Lithuania is interested in modern technological development in the above areas and already plans to increase the production of wind energy and renewable energy sources based on the National Energy Strategy adopted in 2018.

Lithuania’s goal is to produce energy from renewable sources by 45% of its total capacity by 2030.

In view of the development of this strategy, European Energy A/S Company is preparing to build up to 500MWt wind farms in Lithuania, which will be located at three sites.

Budget surplus planned in Lithuania for 2020

In Lithuania the state budget was in surplus for 2020 public sector, which accounts for 0.2% of its GDP.

But her budget revenue is projected to grow by more than 9%, which should be up to 11.545 billion euros on an annualized basis. But according to local media reports about the adoption of new parliamentary bills of December 18, which were actively rejected by the opposition, government spending will also be increased by 8%, which should amount up to 12.646 billion euros.

Among other key areas of large budget expenditures planned by new state bills, is worth noting the allocation of an additional 149 million euros to increase monthly child allowances and an additional 327 million euros to increase pensions.

To increase budget revenues, on the basis of the adopted new state bill, it is envisaged to introduce additional excise taxes on the sale of strong alcohol, fuel, tobacco, increase fees for environmental pollution by cars and introduce new taxes in the field of real estate transactions.

The government was constantly pressured to increase its costs in anticipation of the adoption of budget bills.

It is worth noting the strike organized by teachers in December last year, in many ways similar to the strike that supplanted the former Minister of Education of Lithuania. University professors also went on strike in Vilnius to increase government spending on their salaries. And farmers staged protests against raising and introducing additional fuel taxes.

Lithuania plans to receive less money from the EU in the future, but to increase its contributions to its viability. In addition, Lithuania plans to spend up to 2.5% of GDP in order to increase its defense by 2030.

Today, Lithuania does not have such a large public debt, which has a tendency to decrease since 2015.

The European Commission believes that the indicator of Lithuania's external debt in relation to its GDP in the coming years will be quite stable. The country has already managed to make a financial reserve to pay off its bonds in 2020, increasing the ratio of its debt to the country's GDP up to 36.3%, which is slightly more than 34.1% compared to 2018.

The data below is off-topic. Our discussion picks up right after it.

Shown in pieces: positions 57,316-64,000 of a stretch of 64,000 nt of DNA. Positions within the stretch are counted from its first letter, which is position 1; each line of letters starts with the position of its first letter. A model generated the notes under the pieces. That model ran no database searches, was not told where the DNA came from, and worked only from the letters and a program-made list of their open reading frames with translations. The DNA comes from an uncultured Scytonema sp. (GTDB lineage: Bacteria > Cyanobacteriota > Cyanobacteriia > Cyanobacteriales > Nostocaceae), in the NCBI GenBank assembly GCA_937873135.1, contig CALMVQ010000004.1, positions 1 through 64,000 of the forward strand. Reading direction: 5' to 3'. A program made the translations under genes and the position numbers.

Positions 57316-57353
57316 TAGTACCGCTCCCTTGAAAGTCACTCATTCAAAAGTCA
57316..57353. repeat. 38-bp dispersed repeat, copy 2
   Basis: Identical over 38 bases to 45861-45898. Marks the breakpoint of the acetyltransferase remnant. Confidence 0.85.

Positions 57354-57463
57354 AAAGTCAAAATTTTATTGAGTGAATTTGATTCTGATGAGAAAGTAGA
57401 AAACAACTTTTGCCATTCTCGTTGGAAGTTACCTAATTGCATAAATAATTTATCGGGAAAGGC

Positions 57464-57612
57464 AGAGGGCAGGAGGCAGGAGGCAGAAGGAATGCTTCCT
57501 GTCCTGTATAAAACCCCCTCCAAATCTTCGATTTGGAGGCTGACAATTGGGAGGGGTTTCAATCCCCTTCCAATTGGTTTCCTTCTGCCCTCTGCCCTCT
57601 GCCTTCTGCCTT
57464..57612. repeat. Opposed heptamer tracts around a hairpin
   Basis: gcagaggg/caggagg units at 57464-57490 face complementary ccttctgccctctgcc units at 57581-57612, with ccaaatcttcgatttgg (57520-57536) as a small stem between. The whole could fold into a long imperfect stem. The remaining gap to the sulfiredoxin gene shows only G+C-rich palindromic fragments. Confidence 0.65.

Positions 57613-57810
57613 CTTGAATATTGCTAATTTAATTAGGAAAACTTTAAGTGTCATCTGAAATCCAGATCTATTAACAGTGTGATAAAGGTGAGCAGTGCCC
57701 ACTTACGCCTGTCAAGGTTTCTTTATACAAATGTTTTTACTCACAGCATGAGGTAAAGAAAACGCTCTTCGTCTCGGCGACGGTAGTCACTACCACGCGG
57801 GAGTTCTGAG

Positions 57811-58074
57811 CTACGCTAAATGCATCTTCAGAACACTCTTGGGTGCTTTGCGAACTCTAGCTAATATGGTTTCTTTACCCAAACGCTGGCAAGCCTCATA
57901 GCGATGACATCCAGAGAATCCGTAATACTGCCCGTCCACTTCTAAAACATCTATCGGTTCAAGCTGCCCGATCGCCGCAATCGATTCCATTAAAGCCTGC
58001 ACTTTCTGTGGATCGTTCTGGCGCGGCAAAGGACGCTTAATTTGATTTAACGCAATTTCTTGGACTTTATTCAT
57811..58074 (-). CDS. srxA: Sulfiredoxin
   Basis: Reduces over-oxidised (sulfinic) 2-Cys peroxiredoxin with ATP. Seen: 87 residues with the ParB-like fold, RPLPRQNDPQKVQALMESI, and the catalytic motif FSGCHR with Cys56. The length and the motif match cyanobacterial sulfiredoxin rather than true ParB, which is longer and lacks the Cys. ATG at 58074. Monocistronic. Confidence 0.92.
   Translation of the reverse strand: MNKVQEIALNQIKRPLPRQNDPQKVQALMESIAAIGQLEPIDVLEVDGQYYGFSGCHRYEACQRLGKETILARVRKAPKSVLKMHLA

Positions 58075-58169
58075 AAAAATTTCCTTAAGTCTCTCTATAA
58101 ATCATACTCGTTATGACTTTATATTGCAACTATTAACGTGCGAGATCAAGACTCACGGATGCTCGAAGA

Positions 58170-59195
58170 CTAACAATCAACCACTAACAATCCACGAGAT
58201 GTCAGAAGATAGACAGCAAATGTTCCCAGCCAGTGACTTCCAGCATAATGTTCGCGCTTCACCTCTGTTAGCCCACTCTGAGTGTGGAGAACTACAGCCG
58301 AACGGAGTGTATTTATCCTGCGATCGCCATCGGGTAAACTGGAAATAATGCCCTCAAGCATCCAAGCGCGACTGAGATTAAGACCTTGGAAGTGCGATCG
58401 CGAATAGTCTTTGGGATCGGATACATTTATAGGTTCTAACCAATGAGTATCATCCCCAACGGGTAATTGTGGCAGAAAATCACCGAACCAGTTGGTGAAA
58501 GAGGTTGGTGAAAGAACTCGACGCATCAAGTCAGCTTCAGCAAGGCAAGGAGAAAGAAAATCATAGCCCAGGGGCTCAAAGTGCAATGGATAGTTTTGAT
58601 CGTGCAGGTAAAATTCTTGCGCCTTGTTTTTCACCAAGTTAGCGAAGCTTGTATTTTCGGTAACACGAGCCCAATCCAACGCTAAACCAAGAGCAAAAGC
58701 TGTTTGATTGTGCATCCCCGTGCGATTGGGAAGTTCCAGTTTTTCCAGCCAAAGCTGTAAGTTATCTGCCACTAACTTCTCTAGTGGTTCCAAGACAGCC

In the report of the European Commission for 2019, they already noted the positive effect of such a planned redemption of bonds and noted that this effect will be balanced by the possibility of constant accumulation in the next 2-3 years.

Thus, Fitch has already predicted an increase in gross debt (GGGD) in the general government sector for 2019 up to 37% of the country's GDP, which reflects pre-financing of bond repayments for February 2020 and the subsequent fall in GDP to 35.1% by 2021 due to primary budget surplus.

This rating agency also noted that the IDR (long-term default rating on the currency issuer) of the country is at the level of 'A-' and has positive prospects for August 2019. And this means that Lithuania has a fairly favorable dynamics in its interest payments, its debt, and has a rather long maturity, which in average weighted equivalent is 8 years.

The banking sector is strong, but the risks are still ahead

An interesting review on the quality of banking sector assets was published in August 2019 by Lietuvos bankas edition. In it, in particular, it is noted that for many years banks remained resistant to their external shocks and were profitable for a long time, which allowed them to withstand the economic downturn for a rather long time. In addition, the publication noted that within this sector there is a rather high concentration of banking institutions, which significantly increases the importance of individual banks. This fact contributed to a significant increase in interest rates on loans for legal entities and individuals. As noted in the publication, the major risks of the Lithuanian banking system include a significant financial imbalance for the countries of Northern Europe, which forms a potentially unstable financial cycle in Lithuania.